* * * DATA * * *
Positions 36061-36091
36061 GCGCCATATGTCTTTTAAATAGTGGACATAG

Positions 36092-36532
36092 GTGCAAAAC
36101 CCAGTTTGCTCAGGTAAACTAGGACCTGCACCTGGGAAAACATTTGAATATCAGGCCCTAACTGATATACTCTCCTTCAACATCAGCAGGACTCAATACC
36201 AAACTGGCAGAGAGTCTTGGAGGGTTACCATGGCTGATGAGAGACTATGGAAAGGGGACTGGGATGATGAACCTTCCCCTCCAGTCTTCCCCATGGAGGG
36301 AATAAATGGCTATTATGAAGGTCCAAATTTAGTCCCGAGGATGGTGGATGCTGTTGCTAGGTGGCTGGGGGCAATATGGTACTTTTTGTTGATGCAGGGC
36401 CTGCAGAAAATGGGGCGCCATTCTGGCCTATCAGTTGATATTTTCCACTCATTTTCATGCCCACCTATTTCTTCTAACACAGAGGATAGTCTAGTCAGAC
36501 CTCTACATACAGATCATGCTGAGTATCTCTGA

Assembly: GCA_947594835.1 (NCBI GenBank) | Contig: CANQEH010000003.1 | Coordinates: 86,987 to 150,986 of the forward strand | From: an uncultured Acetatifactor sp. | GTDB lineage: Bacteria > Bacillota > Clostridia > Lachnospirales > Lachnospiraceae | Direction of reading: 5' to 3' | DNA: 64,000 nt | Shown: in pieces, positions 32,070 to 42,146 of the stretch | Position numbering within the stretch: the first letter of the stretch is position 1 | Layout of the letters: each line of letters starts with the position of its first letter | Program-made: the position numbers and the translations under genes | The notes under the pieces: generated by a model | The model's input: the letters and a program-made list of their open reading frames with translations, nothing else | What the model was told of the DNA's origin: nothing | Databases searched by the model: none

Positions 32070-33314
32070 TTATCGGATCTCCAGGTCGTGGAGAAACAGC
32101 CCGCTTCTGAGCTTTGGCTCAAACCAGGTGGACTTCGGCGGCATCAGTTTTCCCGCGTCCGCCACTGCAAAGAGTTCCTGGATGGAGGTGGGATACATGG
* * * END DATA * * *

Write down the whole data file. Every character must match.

Positions 36061-36091
36061 GCGCCATATGTCTTTTAAATAGTGGACATAG

Positions 36092-36532
36092 GTGCAAAAC
36101 CCAGTTTGCTCAGGTAAACTAGGACCTGCACCTGGGAAAACATTTGAATATCAGGCCCTAACTGATATACTCTCCTTCAACATCAGCAGGACTCAATACC
36201 AAACTGGCAGAGAGTCTTGGAGGGTTACCATGGCTGATGAGAGACTATGGAAAGGGGACTGGGATGATGAACCTTCCCCTCCAGTCTTCCCCATGGAGGG
36301 AATAAATGGCTATTATGAAGGTCCAAATTTAGTCCCGAGGATGGTGGATGCTGTTGCTAGGTGGCTGGGGGCAATATGGTACTTTTTGTTGATGCAGGGC
36401 CTGCAGAAAATGGGGCGCCATTCTGGCCTATCAGTTGATATTTTCCACTCATTTTCATGCCCACCTATTTCTTCTAACACAGAGGATAGTCTAGTCAGAC
36501 CTCTACATACAGATCATGCTGAGTATCTCTGA

Assembly: GCA_947594835.1 (NCBI GenBank) | Contig: CANQEH010000003.1 | Coordinates: 86,987 to 150,986 of the forward strand | From: an uncultured Acetatifactor sp. | GTDB lineage: Bacteria > Bacillota > Clostridia > Lachnospirales > Lachnospiraceae | Direction of reading: 5' to 3' | DNA: 64,000 nt | Shown: in pieces, positions 32,070 to 42,146 of the stretch | Position numbering within the stretch: the first letter of the stretch is position 1 | Layout of the letters: each line of letters starts with the position of its first letter | Program-made: the position numbers and the translations under genes | The notes under the pieces: generated by a model | The model's input: the letters and a program-made list of their open reading frames with translations, nothing else | What the model was told of the DNA's origin: nothing | Databases searched by the model: none

Positions 32070-33314
32070 TTATCGGATCTCCAGGTCGTGGAGAAACAGC
32101 CCGCTTCTGAGCTTTGGCTCAAACCAGGTGGACTTCGGCGGCATCAGTTTTCCCGCGTCCGCCACTGCAAAGAGTTCCTGGATGGAGGTGGGATACATGG